Urge Urinary Incontinence is caused by abnormal bladder contractions. Usually, strong muscles termed as sphincters regulate the flow of urine from the bladder. With urge incontinence, the muscles of an “overactive” bladder contract with enough force to override the sphincter muscles of the urethra, which is the tube that takes urine out of the body. Urge incontinence may develop as a result of spinal cord lesions or following pelvic surgery. Central nervous system disorders such as Alzheimer’s disease, multiple sclerosis, and Parkinson’s disease may contribute to urge incontinence. Overactivity of the detrusor may be the result of interstitial cystitis, urinary tract infection, or pelvic radiation. Extreme alcohol or caffeine consumption may stimulate urge incontinence. The person may have changes in body image and self-concept following the person’s feelings of shame and embarrassment with loss of control of urinary elimination. This alteration may affect the person’s social interaction and work performance.
Other types of Urinary Incontinence:
- Impaired Urinary Elimination: Dysfunction in urinary elimination.
- Functional Urinary Incontinence: Inability of usually continent person to reach toilet in time to avoid unintentional loss of urine.
- Reflex Urinary Incontinence: Involuntary loss of urine at somewhat predictable intervals when a specific bladder volume is reached.
- Stress Urinary Incontinence: Sudden leakage of urine with activities that increase intraabdominal pressure.
- Urge Urinary Incontinence: Involuntary passage of urine occurring soon after a strong sense of urgency to void.
Here are some factors that may be related to Urge Urinary Incontinence:
- Alcohol intake
- Caffeine intake
- Diuretic use
- Multiple sclerosis
- Parkinson’s disease
- Spinal cord injury
Urge Urinary Incontinence is characterized by the following signs and symptoms:
- Observed or reported inability to reach toilet in time to avoid urine loss
- Reports of urine loss with bladder spasms
- Urinary urgency
Goals and Outcomes
The following are the common goals and expected outcomes for Urge Urinary Incontinence:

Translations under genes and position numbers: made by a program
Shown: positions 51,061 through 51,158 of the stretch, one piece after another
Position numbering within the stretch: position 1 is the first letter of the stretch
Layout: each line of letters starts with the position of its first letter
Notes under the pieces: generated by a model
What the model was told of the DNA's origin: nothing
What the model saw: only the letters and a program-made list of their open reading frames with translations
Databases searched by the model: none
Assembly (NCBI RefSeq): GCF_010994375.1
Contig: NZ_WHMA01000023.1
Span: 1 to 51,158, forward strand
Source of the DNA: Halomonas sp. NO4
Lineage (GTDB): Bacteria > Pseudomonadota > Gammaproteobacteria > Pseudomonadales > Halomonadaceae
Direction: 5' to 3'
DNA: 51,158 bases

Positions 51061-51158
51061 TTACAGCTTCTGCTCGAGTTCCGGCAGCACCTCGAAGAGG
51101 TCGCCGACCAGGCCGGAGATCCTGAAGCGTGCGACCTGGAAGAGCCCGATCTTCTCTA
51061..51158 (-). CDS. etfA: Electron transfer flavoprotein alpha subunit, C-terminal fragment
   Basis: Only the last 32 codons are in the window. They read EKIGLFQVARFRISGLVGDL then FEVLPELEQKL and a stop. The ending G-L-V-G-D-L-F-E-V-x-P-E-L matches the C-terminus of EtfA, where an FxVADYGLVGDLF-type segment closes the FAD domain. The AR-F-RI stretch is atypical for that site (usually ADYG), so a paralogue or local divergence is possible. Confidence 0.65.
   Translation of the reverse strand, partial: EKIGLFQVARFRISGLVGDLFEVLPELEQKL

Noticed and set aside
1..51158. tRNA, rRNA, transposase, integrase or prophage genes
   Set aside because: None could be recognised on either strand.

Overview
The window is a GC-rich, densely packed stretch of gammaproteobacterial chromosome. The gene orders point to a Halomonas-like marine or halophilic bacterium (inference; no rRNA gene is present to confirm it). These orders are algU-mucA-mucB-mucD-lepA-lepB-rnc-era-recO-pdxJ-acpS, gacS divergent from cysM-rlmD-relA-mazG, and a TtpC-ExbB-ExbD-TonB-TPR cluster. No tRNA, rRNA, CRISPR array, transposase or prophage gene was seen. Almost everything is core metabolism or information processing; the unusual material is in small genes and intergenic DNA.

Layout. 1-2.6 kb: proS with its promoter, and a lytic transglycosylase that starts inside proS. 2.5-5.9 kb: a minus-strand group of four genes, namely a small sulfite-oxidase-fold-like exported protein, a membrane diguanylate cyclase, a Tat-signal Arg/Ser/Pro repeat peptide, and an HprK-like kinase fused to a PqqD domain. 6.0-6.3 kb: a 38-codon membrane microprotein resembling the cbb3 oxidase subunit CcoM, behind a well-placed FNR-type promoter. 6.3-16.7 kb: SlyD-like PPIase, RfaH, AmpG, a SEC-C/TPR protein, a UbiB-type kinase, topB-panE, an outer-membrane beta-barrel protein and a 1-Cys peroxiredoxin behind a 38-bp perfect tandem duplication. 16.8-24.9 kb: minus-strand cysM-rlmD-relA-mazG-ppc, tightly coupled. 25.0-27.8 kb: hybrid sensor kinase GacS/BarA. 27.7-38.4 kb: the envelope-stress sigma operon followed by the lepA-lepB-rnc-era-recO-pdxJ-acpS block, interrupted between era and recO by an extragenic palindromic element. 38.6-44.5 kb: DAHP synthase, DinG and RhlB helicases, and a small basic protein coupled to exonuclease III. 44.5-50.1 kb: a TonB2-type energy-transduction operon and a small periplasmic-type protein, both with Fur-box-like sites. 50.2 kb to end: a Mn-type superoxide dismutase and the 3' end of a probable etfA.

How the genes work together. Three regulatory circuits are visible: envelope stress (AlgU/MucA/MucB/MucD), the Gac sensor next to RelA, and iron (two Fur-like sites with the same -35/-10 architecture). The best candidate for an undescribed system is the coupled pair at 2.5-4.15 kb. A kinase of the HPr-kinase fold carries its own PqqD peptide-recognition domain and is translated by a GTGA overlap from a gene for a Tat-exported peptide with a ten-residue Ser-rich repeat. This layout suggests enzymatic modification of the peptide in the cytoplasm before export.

- Patient keeps a pattern of predictable voiding.
- Patient has no periods of incontinence.
The following are the comprehensive assessments for Urge Urinary Incontinence:
|Determine the patient’s episodes of incontinence.||Urge incontinence happens when the bladder muscle abruptly contracts. The patient may report feeling the need suddenly to urinate but being unable to get to the bathroom in time.|
|Tell patient to keep a daily diary indicating voiding frequency and patterns.||This information enables the nurse to recognize patterns in voiding. This information will allow for an individualized treatment plan. The patient may be voiding as often as every 2 hours.|
|Take a specimen of urine for culture.||Bladder infection can result in a strong urge to urinate; successful management of a urinary tract infection may reduce or improve incontinence.|
|Observe the results of cystometry.||Diagnostic testing is used to measure bladder pressures and fluid volume during filling, storage, and urination. The results of this test may show the underlying problem leading to urge incontinence.|
The following are the therapeutic nursing interventions for Urge Urinary Incontinence:
|Promote access to toilet facilities, and instruct patient to make scheduled trips to the bathroom.||Scheduled voiding allows for frequent bladder emptying.|
|Give or encourage the use of medications as ordered:||Anticholinergics lessen or block detrusor contractions, thereby reducing occurrence of incontinence. The tricyclics increase serotonin or norepinephrine, which results in relaxation of the bladder wall and increased bladder capacity.|
|Educate the patient about the effects of extreme alcohol and caffeine intake.||These chemicals are known to be bladder irritants. they can increase detrusor overactivity.|
|Aid the patient with developing a bladder training program that includes voiding at scheduled intervals, gradually increasing the time between voidings.||A bladder training program helps increase bladder capacity through regulation of fluid intake, pelvic exercises, and scheduled voiding. A regular schedule of voiding helps decrease detrusor overactivity and increase bladder fluid volume capacity.|
|Educate patient about Kegel exercises.||Kegel exercises are done to strengthen the muscles of the pelvic floor and can be followed with a minimum of exertion. The repetitious tightening and relaxation of these muscles (10 repetitions four or five times per day) aid some patients regain continence.|
See AlsoOther nursing diagnoses available:
- 500+ Nursing Care Plans
- Activity Intolerance
- Acute Confusion
- Acute Pain
- Caregiver Role Strain
- Chronic Pain
- Deficient Fluid Volume
- Deficient Knowledge
- Disturbed Body Image
- Disturbed Thought Processes
- Excess Fluid Volume
- Imbalanced Nutrition: Less Than Body Requirements
- Imbalanced Nutrition: More Than Body Requirements
- Impaired Gas Exchange
- Impaired Oral Mucous Membrane
- Impaired Physical Mobility
- Impaired Swallowing
- Impaired Tissue (Skin) Integrity
- Impaired Urinary Elimination
- Impaired Verbal Communication
- Ineffective Airway Clearance
- Ineffective Breathing Pattern
- Ineffective Coping
- Ineffective Tissue Perfusion
- Latex Allergy Response
- Risk for Aspiration
- Risk for Falls
- Risk for Infection
- Risk for Injury
- Risk for Unstable Blood Glucose Level
- Self-Care Deficit
- Urinary Retention